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Classical Pilates: What is Pilates?

“To achieve the highest accomplishments within the scope of our capabilities in all walks of life, we must constantly strive to acquire strong healthy bodies and develop our minds to the limits of our ability”
JOSEPH HUBERTUS PILATES

The body conditioning system originally called “The Art of Contrology” by its creator Joseph Hubertus Pilates and now more widely known as Pilates can be summed up in the words of Joe Pilates:

“The Pilates Method of body conditioning is a complete coordination of mind, body and spirit."

This original and revolutionary form of body conditioning created in the 1920’s by Joe Pilates. The Method promotes a balanced development of the body through core strength (the POWER HOUSE in Pilates terminology), torso and shoulder stability, flexibility and awareness in order to support efficient graceful “animal like” movement.

All of the movements in the Method as in life should originate strong centre (Power House) in order to give full support to our spine during movement. Working through a strong Powerhouse and in conjunction with the 6 PRINCIPLES OF PILATES makes the method a different and for its time a revolutionary and unique form of body conditioning.

The Pilates Method can be practiced on a mat with just one’s own body and gravity for challenge or on one of the many different pieces of apparatus invented Joseph Pilates.

The Power House

Each Pilates exercise can be thought of as a two way stretch from a strong centre and in the Pilates vocabulary this centre is called the POWERHOUSE.

The powerhouse is made up of different groups of muscles, which during conventional workouts people find hard to recruit and strengthen during their workout, so a lot of these stabiliser muscles tend to be ignored. The muscles of the Pilates power house are: Transversus abdominus (our deepest and most important spinal stabiliser muscle, which can be thought of as a wide corset which is attached to the spine and wraps around the front of the body, this is activated when we scoop or hollow our belly), muscles of the pelvic floor (activated when we lift up the muscles of the pelvic floor), internal and external oblique’s (muscles which produce spinal rotation), inner thigh muscles (adductors), the muscles of the buttocks (gluteus), rectus abdominus (the much desired six pack muscle which everyone spends too much time trying to develop to the detriment of all of the other abdominal muscles) and finally the back and shoulder stabilisers.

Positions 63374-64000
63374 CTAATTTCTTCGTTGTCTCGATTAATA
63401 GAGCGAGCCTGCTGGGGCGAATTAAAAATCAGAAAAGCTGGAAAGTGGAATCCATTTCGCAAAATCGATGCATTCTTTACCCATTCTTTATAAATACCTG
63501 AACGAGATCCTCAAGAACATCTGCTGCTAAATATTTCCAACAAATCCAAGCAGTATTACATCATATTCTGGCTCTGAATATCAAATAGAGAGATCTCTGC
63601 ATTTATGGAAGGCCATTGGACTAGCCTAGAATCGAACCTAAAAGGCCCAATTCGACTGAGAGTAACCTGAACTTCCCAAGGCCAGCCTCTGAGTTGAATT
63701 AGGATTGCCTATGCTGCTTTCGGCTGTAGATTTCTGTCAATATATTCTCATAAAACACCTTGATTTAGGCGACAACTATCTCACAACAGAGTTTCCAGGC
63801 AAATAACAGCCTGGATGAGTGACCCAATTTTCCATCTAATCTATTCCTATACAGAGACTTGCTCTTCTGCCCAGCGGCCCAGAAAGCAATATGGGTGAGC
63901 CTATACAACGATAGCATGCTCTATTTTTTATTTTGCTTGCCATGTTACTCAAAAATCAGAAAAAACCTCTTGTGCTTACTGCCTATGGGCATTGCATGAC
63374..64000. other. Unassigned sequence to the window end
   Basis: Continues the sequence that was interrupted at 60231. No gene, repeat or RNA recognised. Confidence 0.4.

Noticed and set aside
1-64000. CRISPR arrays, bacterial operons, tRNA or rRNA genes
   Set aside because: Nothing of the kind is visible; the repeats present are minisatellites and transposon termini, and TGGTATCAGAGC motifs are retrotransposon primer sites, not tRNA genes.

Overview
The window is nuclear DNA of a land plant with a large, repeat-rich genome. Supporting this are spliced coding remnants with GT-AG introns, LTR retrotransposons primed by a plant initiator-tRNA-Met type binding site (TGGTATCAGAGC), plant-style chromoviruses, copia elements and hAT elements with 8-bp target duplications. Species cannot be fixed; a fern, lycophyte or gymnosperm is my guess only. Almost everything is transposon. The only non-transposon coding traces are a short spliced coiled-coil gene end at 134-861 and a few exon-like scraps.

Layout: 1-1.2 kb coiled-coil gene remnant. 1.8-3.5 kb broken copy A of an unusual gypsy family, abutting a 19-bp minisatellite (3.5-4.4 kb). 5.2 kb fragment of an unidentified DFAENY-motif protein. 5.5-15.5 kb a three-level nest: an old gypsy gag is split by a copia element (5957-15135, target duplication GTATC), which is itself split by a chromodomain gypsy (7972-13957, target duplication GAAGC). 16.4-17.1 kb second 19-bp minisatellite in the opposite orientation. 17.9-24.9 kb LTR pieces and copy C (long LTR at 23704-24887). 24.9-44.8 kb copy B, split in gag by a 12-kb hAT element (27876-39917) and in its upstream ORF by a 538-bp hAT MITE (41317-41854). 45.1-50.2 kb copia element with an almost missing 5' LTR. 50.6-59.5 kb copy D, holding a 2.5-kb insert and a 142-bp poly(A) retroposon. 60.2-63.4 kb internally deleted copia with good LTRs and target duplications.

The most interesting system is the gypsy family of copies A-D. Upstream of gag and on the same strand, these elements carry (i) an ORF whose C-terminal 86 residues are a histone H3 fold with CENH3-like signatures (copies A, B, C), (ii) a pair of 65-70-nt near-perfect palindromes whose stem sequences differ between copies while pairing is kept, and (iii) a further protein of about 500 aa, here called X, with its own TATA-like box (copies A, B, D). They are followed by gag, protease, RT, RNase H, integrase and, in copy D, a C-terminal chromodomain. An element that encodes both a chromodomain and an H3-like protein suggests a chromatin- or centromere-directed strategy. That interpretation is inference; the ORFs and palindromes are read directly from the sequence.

The exercises in the Pilates Method are specifically designed to initiate each exercise from this strong powerhouse (centre) in order to help strengthen and stabilise these muscles of support creating a strong torso from which the body can move with balance, grace and strength.

THE SIX PILATES PRINCIPLES

Joe Pilates believed in an integral approach to movement synchronising the mind, body and spirit by drawing on the six essential principles of Pilates to create this balance. The six principles are: centring, concentration, alignment and precision, control, breath and flowing movement.

1. Centring
Focussed intention into the Powerhouse also known as the Dan Tien in eastern martial arts allows the student to harness the power at the energy centre of the body, from where all movement is initiated and coordinated throughout the body.

2. Concentration
Bringing full attention to the movement in order to perform with focus and dedication. By harnessing the power of the mind in this way the maximum benefits are achieved in the body with economy and efficiency.

3. Control
Regardless of the number of parts of the body that are called in to use during an exercise, each movement is performed with complete control.

4. Alignment and Precision
Accurately aligning the spine and the bones of the skeleton into their optimal positions for health then moving the body with precision whilst in this ideal alignment and placement will ultimately result in optimal muscular balance within the body thus allowing the body to move more efficiently and with more grace.

5. Breathing
By correctly using the natural process of breathing, filling and emptying the lungs completely on each breathe helps use all of a student’s lung capacity and circulates more oxygen throughout brain and body.

Coordination of movement and complete breathing throughout a Pilates workout helps balance and harness the body’s energy, as a result of which increases endurance, decreases fatigue, allowing the body to work in complete harmony creating a graceful, energising yet vigorous workout.

6. Flow
As in life where the body doesn’t pause between each movement, a Pilates workout is designed to be performed, in a flowing graceful manner totally eliminating as much unwanted movement as possible. Each exercise should flow seamlessly from one exercise to the next with the use of choreographed transitions creating a nigh on non-stop movement experience from the start all the way to the finish of the workout. 

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The Green Room was created to deliver the truest form of Pilates to the North of England, adhering to the original form and teachings of its creator, Joseph H Pilates.

Delivering exercise and tranquillity combined, good for the body, great for the soul.

With classes designed for all abilities, we really do have something for everyone.

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